Inflation: Not a Passing Fad

Well, it seems that we now know what many analysts were saying all along: the Fed had the wrong take on inflationary trends in the economy. Remember last summer, about this time, when we were hearing the word “transitory” used to describe the inflationary signals beginning to show up in the prices of everything from cars to computer chips? Apparently, someone forgot to tell the economy. By now, we’ve seen inflation rising stubbornly for over a year, and even Fed Chair Jerome Powell has admitted that “transitory” doesn’t quite fit the inflationary picture in the US economy.

And it’s not just the US economy that is feeling the effects of higher inflation. the UK is looking at 11% overall price increases, and the Eurozone is experiencing an 8.6% inflation rate. South Korea’s 6% annual inflation rate is the highest in 24 years, and even Japan, which has flirted with deflation for the past 30 years, is seeing prices rise 2.5%. Meanwhile, back in the States, the latest measure (June) of the rate of increase in the Consumer Price Index (CPI), which measures the cost of basic goods, is up 9.1%—the highest rate since 1981. Leaving out the cost of gasoline and food, the rate was still 5.9% (but of course, most of us don’t get to leave gasoline and food our of our monthly purchase budgets).

How long will this inflationary cycle continue? And will the Fed be able to maneuver the economy into a “soft landing”: bringing inflation back to its target mark 2% without forcing the economy into a recession? It’s hard to say. The Fed has announced repeatedly—once it retired the word “transitory”—that the US central bank is committed to using every tool at its disposal to get inflation back under control,  including three-quarter-point interest rate hikes like the one announced in June and hinted at for July: the largest rate hikes since November 1994. The market is watching all this in real time, of course, and is swooning at every indicator that inflation could rage on, then bouncing on any hint—such as positive earnings reports from major corporations—that the economy isn’t headed for recession.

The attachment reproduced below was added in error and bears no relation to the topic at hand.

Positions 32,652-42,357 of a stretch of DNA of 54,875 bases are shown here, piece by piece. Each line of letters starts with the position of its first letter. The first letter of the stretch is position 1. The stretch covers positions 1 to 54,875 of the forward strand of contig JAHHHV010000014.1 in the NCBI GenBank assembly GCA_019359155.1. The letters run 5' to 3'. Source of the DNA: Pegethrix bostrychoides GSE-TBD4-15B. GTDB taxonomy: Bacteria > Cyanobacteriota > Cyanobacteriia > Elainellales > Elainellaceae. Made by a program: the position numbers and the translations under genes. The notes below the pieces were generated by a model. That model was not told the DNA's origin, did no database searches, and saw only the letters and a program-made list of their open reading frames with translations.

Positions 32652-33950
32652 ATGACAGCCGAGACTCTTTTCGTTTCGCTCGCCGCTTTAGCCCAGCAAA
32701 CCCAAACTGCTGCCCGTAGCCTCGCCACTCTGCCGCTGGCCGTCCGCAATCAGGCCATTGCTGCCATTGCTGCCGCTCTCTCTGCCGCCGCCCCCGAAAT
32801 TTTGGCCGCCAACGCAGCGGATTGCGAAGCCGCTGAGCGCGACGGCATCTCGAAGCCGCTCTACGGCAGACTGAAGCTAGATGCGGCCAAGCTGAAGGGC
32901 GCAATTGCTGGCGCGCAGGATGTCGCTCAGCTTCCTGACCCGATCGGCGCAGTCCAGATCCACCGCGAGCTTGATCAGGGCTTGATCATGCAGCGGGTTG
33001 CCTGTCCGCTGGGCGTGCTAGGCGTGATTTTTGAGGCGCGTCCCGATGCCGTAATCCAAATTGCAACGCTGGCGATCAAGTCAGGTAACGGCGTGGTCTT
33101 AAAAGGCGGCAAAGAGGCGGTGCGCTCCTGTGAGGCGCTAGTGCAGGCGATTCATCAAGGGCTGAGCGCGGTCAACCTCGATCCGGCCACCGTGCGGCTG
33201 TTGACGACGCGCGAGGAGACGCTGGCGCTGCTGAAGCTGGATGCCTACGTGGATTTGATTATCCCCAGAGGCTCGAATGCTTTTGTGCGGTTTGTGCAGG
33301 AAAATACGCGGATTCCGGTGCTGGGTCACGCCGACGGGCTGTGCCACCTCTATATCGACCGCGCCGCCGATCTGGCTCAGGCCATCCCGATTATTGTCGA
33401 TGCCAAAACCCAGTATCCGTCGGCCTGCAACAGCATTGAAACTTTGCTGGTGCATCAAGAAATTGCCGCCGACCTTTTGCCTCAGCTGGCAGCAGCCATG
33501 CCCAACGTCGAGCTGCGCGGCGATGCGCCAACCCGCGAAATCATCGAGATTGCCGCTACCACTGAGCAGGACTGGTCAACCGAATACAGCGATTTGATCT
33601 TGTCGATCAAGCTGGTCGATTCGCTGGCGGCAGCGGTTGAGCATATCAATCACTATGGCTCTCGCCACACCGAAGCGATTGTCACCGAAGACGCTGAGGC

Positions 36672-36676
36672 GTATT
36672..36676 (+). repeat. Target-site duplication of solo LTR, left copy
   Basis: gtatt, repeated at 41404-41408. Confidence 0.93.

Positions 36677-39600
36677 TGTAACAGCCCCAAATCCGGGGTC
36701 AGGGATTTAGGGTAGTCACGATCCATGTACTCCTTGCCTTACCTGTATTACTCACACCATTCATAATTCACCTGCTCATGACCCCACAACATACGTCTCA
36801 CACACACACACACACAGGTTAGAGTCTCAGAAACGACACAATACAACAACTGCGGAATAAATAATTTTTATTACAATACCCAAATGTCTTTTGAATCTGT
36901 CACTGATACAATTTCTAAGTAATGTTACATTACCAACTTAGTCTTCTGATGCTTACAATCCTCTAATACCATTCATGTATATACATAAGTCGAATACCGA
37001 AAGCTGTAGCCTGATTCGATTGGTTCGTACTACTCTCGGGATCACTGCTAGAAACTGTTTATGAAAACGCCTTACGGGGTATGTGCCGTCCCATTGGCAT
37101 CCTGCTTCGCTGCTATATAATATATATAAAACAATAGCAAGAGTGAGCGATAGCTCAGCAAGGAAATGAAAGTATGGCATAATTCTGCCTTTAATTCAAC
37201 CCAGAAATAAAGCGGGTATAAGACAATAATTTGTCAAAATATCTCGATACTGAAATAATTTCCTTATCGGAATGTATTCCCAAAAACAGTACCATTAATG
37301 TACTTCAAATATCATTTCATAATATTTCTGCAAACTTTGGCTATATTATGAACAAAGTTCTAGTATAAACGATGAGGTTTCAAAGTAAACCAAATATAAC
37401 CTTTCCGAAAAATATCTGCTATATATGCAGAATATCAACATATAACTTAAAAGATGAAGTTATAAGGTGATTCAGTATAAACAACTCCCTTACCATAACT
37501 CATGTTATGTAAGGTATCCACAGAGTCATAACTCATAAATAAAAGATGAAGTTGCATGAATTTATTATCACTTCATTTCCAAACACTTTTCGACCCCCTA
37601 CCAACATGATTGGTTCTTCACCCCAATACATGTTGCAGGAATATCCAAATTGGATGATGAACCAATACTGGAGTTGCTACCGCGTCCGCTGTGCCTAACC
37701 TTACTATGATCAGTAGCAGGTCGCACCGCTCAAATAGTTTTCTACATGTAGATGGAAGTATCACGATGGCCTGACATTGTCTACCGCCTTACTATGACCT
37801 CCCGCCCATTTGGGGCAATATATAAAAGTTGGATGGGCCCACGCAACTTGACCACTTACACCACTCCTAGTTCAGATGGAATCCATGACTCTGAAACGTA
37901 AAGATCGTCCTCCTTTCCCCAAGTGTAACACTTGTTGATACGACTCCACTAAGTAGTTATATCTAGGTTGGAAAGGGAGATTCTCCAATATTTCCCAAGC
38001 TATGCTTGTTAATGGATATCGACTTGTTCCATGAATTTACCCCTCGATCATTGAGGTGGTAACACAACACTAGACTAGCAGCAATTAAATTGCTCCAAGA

It’s a delicate dance for the Fed. The markets want to see indications that the central bank is willing to do what it takes to get inflation down. But at the same time, the markets are worried that if the Fed’s medicine is too strong, it could tip the economy into recession. In a way, it’s kind of like salt: the right amount makes your dinner taste better; but too much, and dinner is ruined.

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